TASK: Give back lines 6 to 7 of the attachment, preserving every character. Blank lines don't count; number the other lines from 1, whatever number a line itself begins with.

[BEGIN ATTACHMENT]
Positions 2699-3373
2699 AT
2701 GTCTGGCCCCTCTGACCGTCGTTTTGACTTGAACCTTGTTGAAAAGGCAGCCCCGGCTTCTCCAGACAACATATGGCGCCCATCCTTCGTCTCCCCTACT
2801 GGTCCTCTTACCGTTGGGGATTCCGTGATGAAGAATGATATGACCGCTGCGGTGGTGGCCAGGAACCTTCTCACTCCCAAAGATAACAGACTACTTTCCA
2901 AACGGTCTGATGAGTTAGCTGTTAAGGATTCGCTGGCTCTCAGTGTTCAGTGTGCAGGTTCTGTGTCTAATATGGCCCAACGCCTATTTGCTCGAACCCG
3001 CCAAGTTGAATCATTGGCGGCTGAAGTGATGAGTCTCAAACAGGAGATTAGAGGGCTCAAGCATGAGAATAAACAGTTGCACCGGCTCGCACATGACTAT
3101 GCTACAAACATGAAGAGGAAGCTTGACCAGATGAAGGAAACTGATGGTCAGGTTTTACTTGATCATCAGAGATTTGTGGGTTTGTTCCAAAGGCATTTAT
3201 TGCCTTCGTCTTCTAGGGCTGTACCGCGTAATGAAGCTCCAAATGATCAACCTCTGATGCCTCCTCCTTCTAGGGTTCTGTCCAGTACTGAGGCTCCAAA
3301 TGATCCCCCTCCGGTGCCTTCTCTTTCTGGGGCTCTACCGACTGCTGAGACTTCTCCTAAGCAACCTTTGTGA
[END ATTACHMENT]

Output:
3001 CCAAGTTGAATCATTGGCGGCTGAAGTGATGAGTCTCAAACAGGAGATTAGAGGGCTCAAGCATGAGAATAAACAGTTGCACCGGCTCGCACATGACTAT
3101 GCTACAAACATGAAGAGGAAGCTTGACCAGATGAAGGAAACTGATGGTCAGGTTTTACTTGATCATCAGAGATTTGTGGGTTTGTTCCAAAGGCATTTAT